You can also choose to train your players during the season, hiring coaches that will raise their ratings for a few games to the rest of the season. You can also purchase new lockerrooms and private jets to increase ratings for home games and road games respectively. These activities and items cost points that can be earned by completing certain tasks during the game (such as triple doubles, scoring 30 points in a game, etc). You can also earn points to spend at the NBA Store, where you can unlock more jerseys and signature shoes.

The Trade feature now makes use of an interest meter, so you can put together a deal that the other team will be interested in without sacrificing more players than you have to. I’ve noticed a bug with this however. If you trade a player to a team that is very interested in him, the game will ignore the salary cap. Try trading Tim Duncan for Brendan Haywood or Tracy McGrady for Brian Scalabrine. These are deals that should not work under the cap, but are accepted by the other team. It seems when a trade greatly favours the CPU, it ignores the cap. This is really only a problem if you’re looking to trade a player for a draft pick as you wouldn’t normally make the lopsided deals I’ve just mentioned.

The old problem of top free agents being available in the free agent pool for the minimum at the start of a new season is still present, but not as common as it was in NBA Live 2003, at least in my experience. The simulated statistics are also strange after the first year. After the first season few players average more than 20 points per game and there some other weird simulated stats as well. Perhaps it’s a different story if you play the games rather than simulating, but in any case it’s a problem that needs to be addressed.

Those are my only gripes with Dynasty Mode though. Other issues have been addressed, both in the gameplay and in the frontend. Injuries are much more common this year, and do not depend on flagrant fouls. You might lose a player for a quarter, a half, the rest of the game, or for a few games. If you bring a player back too early, the chances of further injury are increased. Marv will actually update you on a player’s status shortly after the injury occurs. The cutscene of the injured player and the commentary that accompanies it is superb. If a player turns an ankle, they’ll test the ankle and limp. If they injure their arm, they will hold it gingerly. Meanwhile, Marv and Mike will speculate on the severity of the injury and how it occurred.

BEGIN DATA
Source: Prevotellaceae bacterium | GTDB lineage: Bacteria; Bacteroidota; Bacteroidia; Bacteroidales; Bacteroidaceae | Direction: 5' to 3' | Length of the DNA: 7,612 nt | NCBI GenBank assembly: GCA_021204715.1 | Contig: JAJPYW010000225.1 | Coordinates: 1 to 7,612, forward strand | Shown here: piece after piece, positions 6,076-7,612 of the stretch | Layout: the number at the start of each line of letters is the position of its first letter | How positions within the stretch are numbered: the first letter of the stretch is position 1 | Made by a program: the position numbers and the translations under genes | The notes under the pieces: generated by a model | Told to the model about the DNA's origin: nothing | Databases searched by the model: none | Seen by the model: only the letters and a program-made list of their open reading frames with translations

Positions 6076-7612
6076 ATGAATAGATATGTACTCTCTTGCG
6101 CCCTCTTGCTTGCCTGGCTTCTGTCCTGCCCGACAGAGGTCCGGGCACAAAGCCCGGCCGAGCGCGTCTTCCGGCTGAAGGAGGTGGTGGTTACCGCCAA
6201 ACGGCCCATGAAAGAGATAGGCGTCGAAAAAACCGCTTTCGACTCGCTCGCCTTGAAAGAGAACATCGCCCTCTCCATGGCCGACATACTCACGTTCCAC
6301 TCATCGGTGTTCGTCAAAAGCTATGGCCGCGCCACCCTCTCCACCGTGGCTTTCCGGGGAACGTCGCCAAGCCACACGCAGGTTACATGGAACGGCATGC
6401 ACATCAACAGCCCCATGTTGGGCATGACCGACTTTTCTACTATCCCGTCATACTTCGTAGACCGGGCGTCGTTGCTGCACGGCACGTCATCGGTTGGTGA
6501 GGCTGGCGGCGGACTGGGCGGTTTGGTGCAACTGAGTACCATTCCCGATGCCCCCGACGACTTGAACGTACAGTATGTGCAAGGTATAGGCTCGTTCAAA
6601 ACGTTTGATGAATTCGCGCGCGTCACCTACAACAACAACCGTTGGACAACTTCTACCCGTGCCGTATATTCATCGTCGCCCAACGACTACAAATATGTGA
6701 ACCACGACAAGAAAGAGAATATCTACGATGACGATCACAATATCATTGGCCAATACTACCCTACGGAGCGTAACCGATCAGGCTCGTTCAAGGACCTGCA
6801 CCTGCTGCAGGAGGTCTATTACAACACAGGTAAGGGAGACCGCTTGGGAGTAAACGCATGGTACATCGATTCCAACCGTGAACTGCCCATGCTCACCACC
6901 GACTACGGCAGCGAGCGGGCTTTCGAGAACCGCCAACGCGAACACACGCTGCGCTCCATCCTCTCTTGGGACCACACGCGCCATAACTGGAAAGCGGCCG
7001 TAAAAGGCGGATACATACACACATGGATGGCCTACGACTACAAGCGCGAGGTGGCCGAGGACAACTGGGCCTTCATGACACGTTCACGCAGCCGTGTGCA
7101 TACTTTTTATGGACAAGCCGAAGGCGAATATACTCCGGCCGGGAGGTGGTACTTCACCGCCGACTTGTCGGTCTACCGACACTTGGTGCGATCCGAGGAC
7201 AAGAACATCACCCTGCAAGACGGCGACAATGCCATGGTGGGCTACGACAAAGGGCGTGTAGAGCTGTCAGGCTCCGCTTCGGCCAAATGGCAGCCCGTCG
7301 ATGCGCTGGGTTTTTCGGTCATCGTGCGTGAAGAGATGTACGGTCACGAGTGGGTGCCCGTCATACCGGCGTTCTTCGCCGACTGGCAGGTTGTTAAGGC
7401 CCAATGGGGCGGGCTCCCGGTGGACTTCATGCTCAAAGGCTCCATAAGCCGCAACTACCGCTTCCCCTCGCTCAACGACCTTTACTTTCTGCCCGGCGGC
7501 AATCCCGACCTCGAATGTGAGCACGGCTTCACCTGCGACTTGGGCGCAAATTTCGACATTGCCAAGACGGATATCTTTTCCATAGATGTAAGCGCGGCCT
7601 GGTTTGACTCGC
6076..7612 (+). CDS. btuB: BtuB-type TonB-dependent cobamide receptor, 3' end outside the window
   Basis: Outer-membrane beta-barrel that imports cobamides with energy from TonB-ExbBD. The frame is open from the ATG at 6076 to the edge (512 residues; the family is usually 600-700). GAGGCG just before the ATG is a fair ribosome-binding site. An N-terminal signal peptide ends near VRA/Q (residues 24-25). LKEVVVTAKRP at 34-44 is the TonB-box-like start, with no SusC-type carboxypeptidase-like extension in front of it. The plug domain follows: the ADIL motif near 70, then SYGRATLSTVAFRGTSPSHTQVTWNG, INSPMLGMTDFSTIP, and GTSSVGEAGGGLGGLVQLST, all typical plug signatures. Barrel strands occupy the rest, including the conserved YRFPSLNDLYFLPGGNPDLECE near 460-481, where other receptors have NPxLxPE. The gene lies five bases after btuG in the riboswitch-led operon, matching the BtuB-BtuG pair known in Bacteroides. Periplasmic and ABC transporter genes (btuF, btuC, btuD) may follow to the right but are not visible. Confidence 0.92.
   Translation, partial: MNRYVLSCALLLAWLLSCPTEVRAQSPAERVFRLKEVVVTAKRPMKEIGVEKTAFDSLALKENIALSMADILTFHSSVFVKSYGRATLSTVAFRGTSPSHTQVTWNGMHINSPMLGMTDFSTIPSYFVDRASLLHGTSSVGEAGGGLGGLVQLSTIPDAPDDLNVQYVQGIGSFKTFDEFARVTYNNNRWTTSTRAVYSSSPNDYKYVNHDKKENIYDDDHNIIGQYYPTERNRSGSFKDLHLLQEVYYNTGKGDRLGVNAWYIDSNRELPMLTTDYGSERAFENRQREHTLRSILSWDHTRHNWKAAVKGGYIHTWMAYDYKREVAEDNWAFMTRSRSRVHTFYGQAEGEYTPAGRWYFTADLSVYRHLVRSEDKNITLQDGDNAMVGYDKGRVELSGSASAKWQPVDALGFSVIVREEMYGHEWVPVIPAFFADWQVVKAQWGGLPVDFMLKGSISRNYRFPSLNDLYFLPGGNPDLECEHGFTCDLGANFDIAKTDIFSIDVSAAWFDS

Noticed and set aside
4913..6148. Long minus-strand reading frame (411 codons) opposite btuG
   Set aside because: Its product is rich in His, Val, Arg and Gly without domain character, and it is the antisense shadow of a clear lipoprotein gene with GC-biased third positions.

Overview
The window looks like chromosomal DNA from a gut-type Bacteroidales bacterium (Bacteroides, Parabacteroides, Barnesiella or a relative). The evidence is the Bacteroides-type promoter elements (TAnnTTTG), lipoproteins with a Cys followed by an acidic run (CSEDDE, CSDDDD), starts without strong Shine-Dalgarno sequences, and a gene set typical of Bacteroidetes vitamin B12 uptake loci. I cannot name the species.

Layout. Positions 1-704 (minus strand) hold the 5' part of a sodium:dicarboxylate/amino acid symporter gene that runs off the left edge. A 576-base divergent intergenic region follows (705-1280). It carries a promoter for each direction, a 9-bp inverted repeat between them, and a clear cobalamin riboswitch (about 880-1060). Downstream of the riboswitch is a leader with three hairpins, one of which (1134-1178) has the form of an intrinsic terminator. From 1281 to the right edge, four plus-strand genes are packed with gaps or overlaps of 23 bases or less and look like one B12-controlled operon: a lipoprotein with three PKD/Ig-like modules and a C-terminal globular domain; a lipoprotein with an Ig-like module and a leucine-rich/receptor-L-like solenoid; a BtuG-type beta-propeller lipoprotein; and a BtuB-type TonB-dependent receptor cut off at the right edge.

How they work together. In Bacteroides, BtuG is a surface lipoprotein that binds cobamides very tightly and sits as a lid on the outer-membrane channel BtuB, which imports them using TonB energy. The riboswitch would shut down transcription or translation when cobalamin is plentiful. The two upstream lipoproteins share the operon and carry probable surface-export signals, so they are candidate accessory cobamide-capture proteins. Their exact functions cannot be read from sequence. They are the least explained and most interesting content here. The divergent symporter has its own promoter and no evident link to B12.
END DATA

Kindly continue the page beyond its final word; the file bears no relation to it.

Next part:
You can also halt simulation if you decide you’d like to play a few games, and the season does not start or advance until you are ready, meaning you can make deals before the season begins even if you aren’t first on the schedule. The cutscenes are a nice touch, but I’ll probably be skipping them after a while, or turning them off completely. On the whole, I’m very pleased with Dynasty Mode despite those two gripes.


NBA Live 2004 is truly the best game in the series. The gameplay combines fun and realism, while providing us with sliders so that we can have the game we want, whether that’s a fast paced arcade-style game, or a realistic NBA simulation. All of our complaints about NBA Live 2003 seem to have been addressed while only a couple of flaws in Dynasty Mode let the game down a little. NBA Live 2004 really exceeded my expectations, and will be difficult to top. For those who have lost faith in the NBA Live series, NBA Live 2004 will surely restore your love of the series.